August 8, 1961:
In the midst of a historic losing streak, tensions were high in Philadelphia. During the second game of a doubleheader against the Pirates, a brawl broke out in the sixth inning. The reason for the benches clearing has seemingly been lost, but the newswire noted that the game resumed only after police intervention. The remainder of the game was played under protest, and resulted in something the Phillies had become more than familiar with: a loss.
Photo: AP Wirephoto
The Phillies and Pirates brawl during a 1961 doubleheader
April 6, 1963:
Longtime Phillies trainer Joe Liscio had a reputation for thinking outside the box. In a 1964 article, “Baseball Digest” detailed Liscio’s use of sea kelp, wheat germ and Vitamin B12 injections in treating the team. As the article claimed, “The Phils may not win it all, but they will be excruciatingly healthy”.
1963 saw Liscio introduce the shoulder wheel to the Phillies, designed to strengthen the shoulder and arm. In this photo, Liscio watches closer Jack Baldschun use the mechanism during Spring Training.
Jack Baldschun uses the shoulder wheel under trainer Joe Liscio’s supervision.
August 20, 1961:
1961 found the Phillies in a time of transition. With second year manager Gene Mauch beginning to shape the team in his image, the club earned the worst record in the league, finishing an impressive 47-107. Though the manager had acquired many of the pieces that would fuel the team’s 1964 pennant race, their inexperience was still apparent in 1961. Speaking to Stan Hochman fifty years later, infielder Ruben Amaro, Sr. summarized the team: “We went out there and played our asses off, but we were overmatched. We were so young. It was like a kindergarten team playing a fourth-grade team.”
Though the entire year was a disaster for the Phillies, for one summer stretch, the young team was historically bad. Beginning on July 29, the Phillies lost 23 consecutive games, still the most of any team since 1900. Mauch tried desperately to jumpstart his team, frequently changing his line-up and switching the roles of his starters and relievers. Even future Hall of Famer Robin Roberts, in his final season with the Phillies, felt Mauch’s scorn. After calling Roberts “Molly Putz” and claiming he couldn’t “pitch his fastball past your Aunt Matilda”, Mauch sent the righty to the bullpen, then refused to use him. In fact, Roberts did not make a single appearance during the team’s losing streak.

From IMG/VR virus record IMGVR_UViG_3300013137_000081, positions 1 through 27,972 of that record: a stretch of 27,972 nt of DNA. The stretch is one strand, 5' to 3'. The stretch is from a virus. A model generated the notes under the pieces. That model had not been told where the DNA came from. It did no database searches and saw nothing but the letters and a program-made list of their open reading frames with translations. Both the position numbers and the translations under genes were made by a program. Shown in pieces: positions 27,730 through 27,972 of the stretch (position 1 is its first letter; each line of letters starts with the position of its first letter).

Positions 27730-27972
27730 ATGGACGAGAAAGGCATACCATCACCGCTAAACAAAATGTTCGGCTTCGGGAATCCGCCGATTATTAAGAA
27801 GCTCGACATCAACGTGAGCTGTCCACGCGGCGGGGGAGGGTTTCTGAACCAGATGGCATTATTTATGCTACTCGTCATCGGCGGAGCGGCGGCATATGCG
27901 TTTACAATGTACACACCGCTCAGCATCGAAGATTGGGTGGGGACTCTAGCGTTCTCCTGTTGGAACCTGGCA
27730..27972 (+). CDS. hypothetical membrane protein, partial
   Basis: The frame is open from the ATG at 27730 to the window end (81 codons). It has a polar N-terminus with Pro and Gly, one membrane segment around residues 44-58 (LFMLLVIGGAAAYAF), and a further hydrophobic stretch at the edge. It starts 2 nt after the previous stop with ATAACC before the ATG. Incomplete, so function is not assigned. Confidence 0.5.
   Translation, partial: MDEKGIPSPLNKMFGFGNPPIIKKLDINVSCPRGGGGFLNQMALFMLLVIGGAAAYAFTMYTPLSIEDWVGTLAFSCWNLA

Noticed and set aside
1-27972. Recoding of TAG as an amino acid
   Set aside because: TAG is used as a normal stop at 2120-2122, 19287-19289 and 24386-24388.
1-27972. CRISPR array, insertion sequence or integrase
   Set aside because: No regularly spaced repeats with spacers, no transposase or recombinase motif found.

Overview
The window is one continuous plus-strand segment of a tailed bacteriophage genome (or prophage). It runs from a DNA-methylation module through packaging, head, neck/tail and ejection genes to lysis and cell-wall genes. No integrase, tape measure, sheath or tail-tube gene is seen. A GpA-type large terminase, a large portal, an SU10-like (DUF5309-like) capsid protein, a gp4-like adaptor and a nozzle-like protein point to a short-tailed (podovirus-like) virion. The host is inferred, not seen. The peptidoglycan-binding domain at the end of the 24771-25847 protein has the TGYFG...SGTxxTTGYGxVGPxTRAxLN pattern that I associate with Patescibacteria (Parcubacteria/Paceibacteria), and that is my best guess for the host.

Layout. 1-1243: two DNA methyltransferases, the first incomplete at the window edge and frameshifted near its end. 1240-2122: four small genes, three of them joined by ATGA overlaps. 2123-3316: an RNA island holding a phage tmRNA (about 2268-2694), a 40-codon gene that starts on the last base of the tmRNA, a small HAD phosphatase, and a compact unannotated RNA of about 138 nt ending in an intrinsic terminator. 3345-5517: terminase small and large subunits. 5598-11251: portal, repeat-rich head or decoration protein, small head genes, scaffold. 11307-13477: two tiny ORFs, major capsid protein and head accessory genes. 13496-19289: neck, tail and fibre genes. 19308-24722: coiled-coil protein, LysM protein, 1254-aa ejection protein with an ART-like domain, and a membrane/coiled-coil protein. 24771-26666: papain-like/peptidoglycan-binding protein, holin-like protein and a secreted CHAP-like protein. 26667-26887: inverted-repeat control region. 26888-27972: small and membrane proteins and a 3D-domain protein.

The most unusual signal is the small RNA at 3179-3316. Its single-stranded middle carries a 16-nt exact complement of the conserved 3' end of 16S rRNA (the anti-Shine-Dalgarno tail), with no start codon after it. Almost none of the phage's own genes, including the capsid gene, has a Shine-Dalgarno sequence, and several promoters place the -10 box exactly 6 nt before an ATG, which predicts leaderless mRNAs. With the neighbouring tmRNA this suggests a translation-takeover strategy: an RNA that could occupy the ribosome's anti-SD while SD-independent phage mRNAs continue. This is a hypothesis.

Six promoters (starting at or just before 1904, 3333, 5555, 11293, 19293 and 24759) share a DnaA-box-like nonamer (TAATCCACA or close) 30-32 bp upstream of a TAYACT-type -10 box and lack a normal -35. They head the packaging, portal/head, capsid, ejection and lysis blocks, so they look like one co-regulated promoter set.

The team’s fortunes finally took a temporary turn for the better on August 20. Having already lost the first of a doubleheader against the Milwaukee Braves, the Phillies won the second game to the score of 7-4 behind John Buzhardt’s complete game. After the game, Mauch posed with Buzhardt, who coincidentally wore the number 23. Arriving back in Philadelphia the next day, Mauch would find himself being carried on the shoulders of Phillies fans.
Strangely, the team would go on to win their next four games.
Gene Mauch and John Buzhardt pose after the Phillies break their 23 game losing streak.
Phillies fans welcome Gene Mauch back home.
September 3, 1962:
Debuting in 1962, the Houston Colt .45’s experienced the growing pains of every expansion team. Fielding a team largely comprised of castoffs, the team found itself mathematically eliminated from the postseason with nearly forty games to play. Already struggling with a disinterested fanbase, Houston’s owners, including Press Agent and future Phillies chairman Bill Giles, were desperate to create a buzz around the team. With a doubleheader scheduled against the Phillies, who sported a 15-0 record against Houston to this point, ownership announced a “Break the Jinx” night.
As 19,000 fans brought in good luck charms like rabbit feet and black cats, Houston management upped the ante by hiring witch doctor “Dr. Mesabubu” to place a curse upon the Phillies. Played by a local disc jockey, Dr. Mesabubu scaled a ladder and recited spells that were intended to reverse the fortunes of the Phillies. The Colt .45’s seemed to benefit, carrying a 2-0 lead into the top of the 7th until a Johnny Callison home run tied the game. The Phillies won to the tune of 3-2, and took the second game, 5-3.
Though the Phillies finished the season with 17 wins against them, Houston eventually got their revenge, winning the final game of the season series.
Photo: Chuck Farmer
Dr. Mesabubu Curses the Phillies
April 15, 1960:
After famously quipping, “I’m 49 years old, and I want to live to be 50,” former Whiz Kids manager Eddie Sawyer resigned one game into the 1960 season. Gene Mauch, manager of the Boston Red Sox’s AAA club, was quickly hired and is seen here, greeting reporters at Philadelphia’s International Airport.
Photo: UPI Telephoto
Gene Mauch is named the new manager of the Philadelphia Phillies.